Massachusetts Gov. Deval Patrick last week signed an executive order to implement the state’s $556.6 million recovery zone bond program, with Boston and local governments in Middlesex County receiving the largest distribution of bonds.
The program uses recovery zone bonds that federal lawmakers created through the American Recovery and Reinvestment Act to help spark economic growth and development. Congress granted Massachusetts $556.6 million of such bonding capacity.
The state will now divide the allocation between $334 million of tax-exempt recovery zone facility bonds to help finance capital projects for private entities where such development creates new employment. The RZF bonds are similar to private-activity bonds.
Another $222.6 million of taxable recovery zone economic development bonds will help support public infrastructure needs in areas designated as recovery zones, or areas in need of economic renewal. The taxable RZED bonds offer issuers a 45% interest cost subsidy from the federal government.
“Recovery zone bonds are a significant resource to the commonwealth to stimulate economic activity, increase employment opportunities, and mitigate the harmful effects of the national recession in areas with significant poverty, unemployment, rate of home foreclosures, or general distress,” Patrick said in the executive order.
The Massachusetts Development Finance Agency will issue the RZF bonds while local governments and municipalities will issue the RZED debt. Criteria was based on counties and municipalities with populations of 100,000 or more and based on employment declines in 2008.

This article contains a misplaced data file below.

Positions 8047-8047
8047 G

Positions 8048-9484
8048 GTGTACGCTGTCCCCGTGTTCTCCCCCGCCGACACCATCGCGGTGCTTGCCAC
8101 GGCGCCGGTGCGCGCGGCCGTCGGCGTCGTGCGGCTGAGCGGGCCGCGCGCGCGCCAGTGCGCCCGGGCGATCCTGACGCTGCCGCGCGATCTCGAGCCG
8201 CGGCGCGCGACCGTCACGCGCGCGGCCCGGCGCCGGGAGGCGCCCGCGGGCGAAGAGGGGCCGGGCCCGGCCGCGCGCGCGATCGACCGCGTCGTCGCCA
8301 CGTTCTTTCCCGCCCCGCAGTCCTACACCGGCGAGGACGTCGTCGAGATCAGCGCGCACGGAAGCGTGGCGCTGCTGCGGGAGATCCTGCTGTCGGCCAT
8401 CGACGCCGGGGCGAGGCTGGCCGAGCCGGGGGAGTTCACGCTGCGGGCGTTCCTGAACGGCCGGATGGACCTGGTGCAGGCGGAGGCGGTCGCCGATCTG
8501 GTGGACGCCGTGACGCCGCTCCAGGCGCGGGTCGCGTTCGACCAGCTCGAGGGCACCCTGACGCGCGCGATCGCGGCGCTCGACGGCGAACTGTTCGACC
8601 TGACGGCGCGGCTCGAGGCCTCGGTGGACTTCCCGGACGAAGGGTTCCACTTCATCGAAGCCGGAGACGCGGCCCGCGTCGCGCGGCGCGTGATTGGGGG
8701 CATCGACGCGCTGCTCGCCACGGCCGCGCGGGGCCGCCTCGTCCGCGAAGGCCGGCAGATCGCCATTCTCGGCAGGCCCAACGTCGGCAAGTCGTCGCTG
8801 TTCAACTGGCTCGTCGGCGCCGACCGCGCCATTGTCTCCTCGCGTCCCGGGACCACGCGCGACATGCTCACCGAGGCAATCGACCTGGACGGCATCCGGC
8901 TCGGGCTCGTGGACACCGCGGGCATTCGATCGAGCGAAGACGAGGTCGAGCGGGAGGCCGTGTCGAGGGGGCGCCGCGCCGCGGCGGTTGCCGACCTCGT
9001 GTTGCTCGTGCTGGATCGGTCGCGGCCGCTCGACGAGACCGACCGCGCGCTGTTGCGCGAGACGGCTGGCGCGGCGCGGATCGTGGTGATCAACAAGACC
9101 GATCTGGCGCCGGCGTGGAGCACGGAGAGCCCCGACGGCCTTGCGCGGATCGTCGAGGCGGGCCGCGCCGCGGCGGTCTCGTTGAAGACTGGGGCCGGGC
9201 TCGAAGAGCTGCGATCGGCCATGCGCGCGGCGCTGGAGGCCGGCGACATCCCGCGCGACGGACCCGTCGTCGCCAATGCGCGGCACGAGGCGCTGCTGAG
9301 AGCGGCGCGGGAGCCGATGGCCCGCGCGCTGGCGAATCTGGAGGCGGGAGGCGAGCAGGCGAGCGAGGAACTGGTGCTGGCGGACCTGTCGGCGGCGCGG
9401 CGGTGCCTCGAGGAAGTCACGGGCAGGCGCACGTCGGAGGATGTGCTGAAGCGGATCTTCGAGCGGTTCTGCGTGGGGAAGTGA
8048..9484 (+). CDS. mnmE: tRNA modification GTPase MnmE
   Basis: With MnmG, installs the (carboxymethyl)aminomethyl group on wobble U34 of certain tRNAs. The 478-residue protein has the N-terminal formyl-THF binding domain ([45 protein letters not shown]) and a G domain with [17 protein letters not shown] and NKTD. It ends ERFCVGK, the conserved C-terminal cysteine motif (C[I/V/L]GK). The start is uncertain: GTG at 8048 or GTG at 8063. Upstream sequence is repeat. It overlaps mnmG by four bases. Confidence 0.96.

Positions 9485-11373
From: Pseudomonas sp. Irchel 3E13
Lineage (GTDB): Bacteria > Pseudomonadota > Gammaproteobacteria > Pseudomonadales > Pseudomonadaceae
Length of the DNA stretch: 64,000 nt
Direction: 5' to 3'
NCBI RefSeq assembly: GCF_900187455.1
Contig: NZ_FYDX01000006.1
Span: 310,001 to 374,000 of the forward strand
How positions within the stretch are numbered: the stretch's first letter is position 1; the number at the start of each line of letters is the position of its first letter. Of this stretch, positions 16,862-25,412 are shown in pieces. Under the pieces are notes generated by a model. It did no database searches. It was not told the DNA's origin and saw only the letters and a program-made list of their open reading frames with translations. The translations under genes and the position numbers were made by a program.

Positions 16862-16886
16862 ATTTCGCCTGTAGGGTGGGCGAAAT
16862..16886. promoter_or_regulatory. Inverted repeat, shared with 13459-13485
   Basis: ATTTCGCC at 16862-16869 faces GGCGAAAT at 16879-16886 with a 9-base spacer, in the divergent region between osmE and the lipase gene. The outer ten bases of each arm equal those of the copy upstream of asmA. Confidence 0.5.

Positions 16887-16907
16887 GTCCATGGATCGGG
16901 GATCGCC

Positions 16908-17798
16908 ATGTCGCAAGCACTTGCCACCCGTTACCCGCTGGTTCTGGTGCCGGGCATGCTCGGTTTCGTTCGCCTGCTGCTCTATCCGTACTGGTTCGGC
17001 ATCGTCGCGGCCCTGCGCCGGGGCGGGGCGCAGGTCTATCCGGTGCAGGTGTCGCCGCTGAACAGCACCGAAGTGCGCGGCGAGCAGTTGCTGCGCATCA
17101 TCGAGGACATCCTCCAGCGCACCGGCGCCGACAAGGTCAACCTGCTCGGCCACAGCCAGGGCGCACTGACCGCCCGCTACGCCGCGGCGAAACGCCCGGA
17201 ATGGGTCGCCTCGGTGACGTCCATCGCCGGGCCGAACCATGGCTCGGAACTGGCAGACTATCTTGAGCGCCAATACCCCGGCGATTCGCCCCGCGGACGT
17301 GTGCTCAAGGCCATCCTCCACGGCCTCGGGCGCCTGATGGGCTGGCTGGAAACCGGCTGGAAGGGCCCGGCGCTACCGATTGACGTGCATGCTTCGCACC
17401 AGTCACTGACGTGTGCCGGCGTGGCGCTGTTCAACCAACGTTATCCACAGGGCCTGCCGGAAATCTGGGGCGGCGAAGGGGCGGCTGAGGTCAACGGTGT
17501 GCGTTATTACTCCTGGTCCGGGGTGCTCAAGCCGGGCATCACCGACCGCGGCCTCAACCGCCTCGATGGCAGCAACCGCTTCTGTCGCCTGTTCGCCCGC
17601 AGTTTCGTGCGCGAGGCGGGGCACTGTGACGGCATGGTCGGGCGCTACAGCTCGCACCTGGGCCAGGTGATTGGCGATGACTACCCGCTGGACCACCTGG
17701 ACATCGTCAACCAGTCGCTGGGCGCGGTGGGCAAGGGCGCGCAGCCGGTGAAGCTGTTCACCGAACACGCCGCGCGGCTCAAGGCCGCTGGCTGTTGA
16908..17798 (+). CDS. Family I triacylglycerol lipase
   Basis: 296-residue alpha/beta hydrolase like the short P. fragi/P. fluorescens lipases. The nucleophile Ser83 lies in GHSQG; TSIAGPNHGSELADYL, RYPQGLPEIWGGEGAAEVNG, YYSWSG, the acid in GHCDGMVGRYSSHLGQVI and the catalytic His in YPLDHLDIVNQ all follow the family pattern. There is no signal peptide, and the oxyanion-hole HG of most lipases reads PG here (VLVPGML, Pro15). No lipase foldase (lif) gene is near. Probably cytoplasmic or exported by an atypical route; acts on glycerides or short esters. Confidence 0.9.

Cities and towns in Middlesex County, located in the northeastern part of the state, received the largest allocation, $60.7 million of RZF bonds and $40.4 million of RZED bonds.
The state will administer the debt within the county, as the entity does not have administrative powers since the legislature abolished the county government in 1998.
There are six other non-active counties — Berkshire, Essex, Franklin, Hampden, Hampshire, and Worcester — which also received RZB allocations and are located in the northern and western parts of Massachusetts.
The southeastern active counties include Barnstable, Bristol, Dukes, Nantucket, Norfolk, Plymouth, and Suffolk, which includes Boston. Of those locations, cities and towns in Bristol received the largest allocation, $40.2 million of RZF bonds and $26.8 billion of RZED bonds.
The seven active counties may opt to have the state administrator the program or allocate bond capacity within their counties themselves.
The executive order allows for $44.9 million for Boston, with $26.9 million of RZF bonds and $17.9 million of RZED bonds.
“The Executive Office of Housing and Economic Development, in concert with the Executive Office for Administration and Finance will be responsible for the allocation of the bonds to all non-active and participating counties,” according to a press release. “Priority for economic development bonds will be given to municipal projects that are likely to result in private investment.”